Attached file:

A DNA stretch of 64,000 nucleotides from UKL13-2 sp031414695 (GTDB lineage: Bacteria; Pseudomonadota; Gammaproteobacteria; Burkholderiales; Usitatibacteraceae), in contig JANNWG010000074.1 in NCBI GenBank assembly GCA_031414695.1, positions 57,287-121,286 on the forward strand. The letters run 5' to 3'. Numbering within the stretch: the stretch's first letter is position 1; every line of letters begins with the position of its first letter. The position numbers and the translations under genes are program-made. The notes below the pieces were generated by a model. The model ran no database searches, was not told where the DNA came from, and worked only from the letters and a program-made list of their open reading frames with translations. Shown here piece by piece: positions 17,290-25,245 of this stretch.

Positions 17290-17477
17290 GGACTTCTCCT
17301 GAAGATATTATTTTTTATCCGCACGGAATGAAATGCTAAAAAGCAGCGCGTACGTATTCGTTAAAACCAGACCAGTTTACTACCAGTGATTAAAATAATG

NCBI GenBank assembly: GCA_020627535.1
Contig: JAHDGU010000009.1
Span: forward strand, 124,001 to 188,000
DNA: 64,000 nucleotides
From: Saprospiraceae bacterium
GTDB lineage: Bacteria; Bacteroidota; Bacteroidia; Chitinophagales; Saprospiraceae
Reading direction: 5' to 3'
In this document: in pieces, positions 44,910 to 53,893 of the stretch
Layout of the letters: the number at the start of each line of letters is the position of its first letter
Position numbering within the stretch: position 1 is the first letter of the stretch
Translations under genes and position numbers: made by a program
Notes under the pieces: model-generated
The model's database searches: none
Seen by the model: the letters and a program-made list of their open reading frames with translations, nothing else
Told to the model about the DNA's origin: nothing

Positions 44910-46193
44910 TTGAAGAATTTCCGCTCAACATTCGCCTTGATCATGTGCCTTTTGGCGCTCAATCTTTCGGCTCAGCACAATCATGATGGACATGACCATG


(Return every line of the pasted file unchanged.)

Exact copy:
A DNA stretch of 64,000 nucleotides from UKL13-2 sp031414695 (GTDB lineage: Bacteria; Pseudomonadota; Gammaproteobacteria; Burkholderiales; Usitatibacteraceae), in contig JANNWG010000074.1 in NCBI GenBank assembly GCA_031414695.1, positions 57,287-121,286 on the forward strand. The letters run 5' to 3'. Numbering within the stretch: the stretch's first letter is position 1; every line of letters begins with the position of its first letter. The position numbers and the translations under genes are program-made. The notes below the pieces were generated by a model. The model ran no database searches, was not told where the DNA came from, and worked only from the letters and a program-made list of their open reading frames with translations. Shown here piece by piece: positions 17,290-25,245 of this stretch.

Positions 17290-17477
17290 GGACTTCTCCT
17301 GAAGATATTATTTTTTATCCGCACGGAATGAAATGCTAAAAAGCAGCGCGTACGTATTCGTTAAAACCAGACCAGTTTACTACCAGTGATTAAAATAATG

NCBI GenBank assembly: GCA_020627535.1
Contig: JAHDGU010000009.1
Span: forward strand, 124,001 to 188,000
DNA: 64,000 nucleotides
From: Saprospiraceae bacterium
GTDB lineage: Bacteria; Bacteroidota; Bacteroidia; Chitinophagales; Saprospiraceae
Reading direction: 5' to 3'
In this document: in pieces, positions 44,910 to 53,893 of the stretch
Layout of the letters: the number at the start of each line of letters is the position of its first letter
Position numbering within the stretch: position 1 is the first letter of the stretch
Translations under genes and position numbers: made by a program
Notes under the pieces: model-generated
The model's database searches: none
Seen by the model: the letters and a program-made list of their open reading frames with translations, nothing else
Told to the model about the DNA's origin: nothing

Positions 44910-46193
44910 TTGAAGAATTTCCGCTCAACATTCGCCTTGATCATGTGCCTTTTGGCGCTCAATCTTTCGGCTCAGCACAATCATGATGGACATGACCATG